'THOSE BOBCATS CAN'T BE BEAT'
The only thing that stood between Donald Ortman and basketball was his terrible modesty. Lank, limby and obviously cut for the game, Don Ortman would gladly play for Panguitch High, he told the coach in 1936, but not if it meant taking off his long pants. The coach, equally inflexible, could not agree ("Long pants?" he shrieked. "Out there on the court? Long pants?"), and Panguitch, Utah had to wait until Don's son Wally grew up before it could fully appreciate the Ortman family.
Nowadays, unabashed by the sight of his bare legs, Wally Ortman wears the conventional blue-and-white briefs of the undefeated Panguitch team and receives vast quantities of Panguitchian appreciation. This includes being a principal conversation topic on U.S. Highway 89 (Main Street) and at the Latter-Day Saints Social Hall and around the corner at Daly's pool and billiard retreat. Rhyming couplets are composed by adoring teenage girls: "The score goes up, that player, golly!/He's real neat, his name is Wally." His younger brothers, Kenny and Dennis, bask in his prominence and beg him to teach them to back-dribble. They consider the time golden when Wally gets with them at the make-do court in the vacant corral across the road. His girl, Barbara, has promised to retrieve the ring and picture she gave to another boy after the Panguitch coach, Bob Davis, a purist, got the team to swear off girls for the season.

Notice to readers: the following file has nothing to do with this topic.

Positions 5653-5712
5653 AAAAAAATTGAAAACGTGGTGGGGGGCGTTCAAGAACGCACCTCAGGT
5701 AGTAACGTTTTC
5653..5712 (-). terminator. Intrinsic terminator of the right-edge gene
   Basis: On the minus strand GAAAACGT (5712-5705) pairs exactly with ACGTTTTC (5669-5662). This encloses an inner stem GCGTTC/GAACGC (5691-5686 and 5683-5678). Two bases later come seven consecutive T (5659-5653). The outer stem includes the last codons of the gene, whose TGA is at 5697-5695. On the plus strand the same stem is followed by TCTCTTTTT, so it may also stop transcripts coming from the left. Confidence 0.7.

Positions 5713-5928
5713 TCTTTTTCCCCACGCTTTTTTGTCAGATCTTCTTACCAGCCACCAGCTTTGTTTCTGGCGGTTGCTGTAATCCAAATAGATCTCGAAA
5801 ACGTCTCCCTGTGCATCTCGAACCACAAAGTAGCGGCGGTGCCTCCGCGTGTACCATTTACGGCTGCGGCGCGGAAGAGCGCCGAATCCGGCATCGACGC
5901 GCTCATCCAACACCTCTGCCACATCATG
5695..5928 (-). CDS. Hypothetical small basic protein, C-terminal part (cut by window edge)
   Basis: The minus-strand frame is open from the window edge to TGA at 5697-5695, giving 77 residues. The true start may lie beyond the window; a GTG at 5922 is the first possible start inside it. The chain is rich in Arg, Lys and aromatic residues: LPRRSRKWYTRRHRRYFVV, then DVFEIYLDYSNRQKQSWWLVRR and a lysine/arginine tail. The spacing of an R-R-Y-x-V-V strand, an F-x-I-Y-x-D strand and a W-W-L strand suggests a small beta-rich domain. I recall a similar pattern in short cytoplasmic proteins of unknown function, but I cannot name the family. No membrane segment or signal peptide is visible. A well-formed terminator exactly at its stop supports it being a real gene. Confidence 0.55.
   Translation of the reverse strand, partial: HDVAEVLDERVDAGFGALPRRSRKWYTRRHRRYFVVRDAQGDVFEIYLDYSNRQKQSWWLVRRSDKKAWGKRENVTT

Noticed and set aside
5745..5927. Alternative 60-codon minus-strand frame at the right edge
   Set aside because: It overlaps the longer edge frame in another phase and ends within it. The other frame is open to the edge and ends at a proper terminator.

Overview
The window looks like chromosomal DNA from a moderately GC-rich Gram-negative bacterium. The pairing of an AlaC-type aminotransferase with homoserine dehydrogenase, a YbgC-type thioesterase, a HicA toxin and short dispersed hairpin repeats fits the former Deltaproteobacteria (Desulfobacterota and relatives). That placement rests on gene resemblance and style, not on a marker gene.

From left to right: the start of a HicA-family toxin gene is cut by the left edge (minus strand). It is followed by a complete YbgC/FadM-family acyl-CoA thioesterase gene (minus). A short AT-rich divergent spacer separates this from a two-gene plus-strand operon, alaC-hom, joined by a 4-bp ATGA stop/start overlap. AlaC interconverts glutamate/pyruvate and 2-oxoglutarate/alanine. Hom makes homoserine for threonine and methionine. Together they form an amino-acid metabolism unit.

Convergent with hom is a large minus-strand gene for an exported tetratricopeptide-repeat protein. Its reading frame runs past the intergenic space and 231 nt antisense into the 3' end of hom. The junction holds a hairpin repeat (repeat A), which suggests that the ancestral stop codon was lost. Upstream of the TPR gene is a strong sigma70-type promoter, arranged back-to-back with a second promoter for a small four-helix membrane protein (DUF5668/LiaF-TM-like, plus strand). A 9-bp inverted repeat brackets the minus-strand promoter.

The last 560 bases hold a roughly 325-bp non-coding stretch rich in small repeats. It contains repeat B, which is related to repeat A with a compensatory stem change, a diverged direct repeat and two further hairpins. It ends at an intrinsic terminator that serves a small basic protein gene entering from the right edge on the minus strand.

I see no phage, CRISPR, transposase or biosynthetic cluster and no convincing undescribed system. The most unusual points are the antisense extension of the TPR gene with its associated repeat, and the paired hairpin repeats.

Wally's gray-haired mother is still his most devoted fan. She recounts Panguitch basketball lore—like the time the "sore losers" from Marysvale set fire to a neighbor's car—while she struggles with the heavy batter for Wally's favorite boiled-raisin cake or punctiliously launders his uniform. Sometimes she cries to herself as she watches him disappear up the gravel road, walking, bag in hand, to the Panguitch gym on game nights. "It's sad for parents, the way time flies," she says. "We're content and we stay. Where can we go now? But when the children get out of school, they always go. There's nothing here to keep them."